Being a landlord is rewarding, but the job definitely has its fair share of stressors. Most landlords find their responsibilities tiring, costly, and time-consuming, especially as their real estate portfolio continues to grow. That’s where a property manager can help.
Here are the basics of property management—and more importantly, here are the ways a property manager can increase your passive income.
What Does a Property Manager Do?
Property managers fill a number of roles. In some ways, they’re sort of a one-size-fits-all solution to your real estate problems. Their responsibilities include the following.
Tenants are one of the biggest variables in real estate. You may be able to crunch the numbers on other factors of real estate, but the truth is that people are far more unpredictable.
Property managers help you mitigate most tenant-related issues. They’ll act as a point of contact when tenants have questions, deal with noisy neighbors, respond to maintenance requests, and more.
Without a manager acting as a middleman, you’d have to respond to all these problems yourself, costing you time and money in the long run.
Alerting You to Property Issues or Changes
Property managers also update you on the status of your properties and any changes you may not have noticed. These updates could vary from vacancy rates and business policies to lease changes and compliance issues.
As the landlord, you’ll still have ultimate control over your property, but you won’t have to keep track of all the details. You’ll be more prepared to face vacancies—or better yet, avoid them altogether.
Overseeing Maintenance and Repairs
This is the most commonly known role of a property manager and for good reason. Property maintenance and repairs can be a full-time job in itself, and you certainly don’t have the availability to deal with all of it, particularly if you want your real estate income to remain passive.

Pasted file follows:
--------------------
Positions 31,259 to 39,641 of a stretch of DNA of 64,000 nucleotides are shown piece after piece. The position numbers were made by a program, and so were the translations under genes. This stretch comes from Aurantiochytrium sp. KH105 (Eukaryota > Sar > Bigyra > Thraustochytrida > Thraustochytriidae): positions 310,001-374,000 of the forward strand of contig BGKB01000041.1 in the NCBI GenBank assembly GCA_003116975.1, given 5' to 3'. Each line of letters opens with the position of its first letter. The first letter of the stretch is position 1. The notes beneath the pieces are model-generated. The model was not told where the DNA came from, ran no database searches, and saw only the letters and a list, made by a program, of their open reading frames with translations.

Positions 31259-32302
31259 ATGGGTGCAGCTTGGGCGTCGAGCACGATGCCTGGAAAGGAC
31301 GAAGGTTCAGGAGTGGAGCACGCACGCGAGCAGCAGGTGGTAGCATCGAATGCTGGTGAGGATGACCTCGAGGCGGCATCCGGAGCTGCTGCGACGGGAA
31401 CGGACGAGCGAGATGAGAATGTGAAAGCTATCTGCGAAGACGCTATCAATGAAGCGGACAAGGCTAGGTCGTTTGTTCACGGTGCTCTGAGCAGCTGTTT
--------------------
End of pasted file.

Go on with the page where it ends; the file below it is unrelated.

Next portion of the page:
A property manager will take care of maintenance requests and order any major repairs. They usually partner with affordable subcontractors to fix bigger problems, which saves you money. They can also carry out maintenance on the grounds, gardens, and communal spaces surrounding your land.
When you’re searching for tenants, property managers can help you to find ideal candidates. They can carry out screening, such as background checks, credit checks and referencing involving previous landlords.
Ensuring Tenants Stick to Their Leases
Property managers can undertake regular inspections of your property, ensuring that your tenants aren’t causing damages or sneaking in pets. For example, if the lease states no pets, a property manager can check to ensure that there are no pets at the property. These regular checks can also ensure that any damage (that may otherwise be left unreported) is tackled sooner rather than later.
Your property manager can also undertake administrative and secretarial tasks, ensuring that any necessary work remains within a given budget and guaranteeing that all of your spending is fully accounted for. Taking care of rental property taxes etc.
Extended Geographical Options
Of course, the sheer amount of tasks above highlight just a few ways that a property manager can help to save you time and money. But they come hand in hand with other benefits too!
Many people find that property managers allow them to invest in property and rental property in areas that are further afield from their local area. For example, if you live in New York, but see an attractive and lucrative property in San Diego, you can use San Diego property management to make this a viable investment.
A local property manager will eliminate the need for you to travel extensive distances or for long periods of time to check in on properties that are further afield.
Final Thoughts on Hiring a Property Manager
As you can see, property management can make leasing out property significantly easier and much more convenient. Not only will property managers save you time and money, but they’ll give you peace of mind too!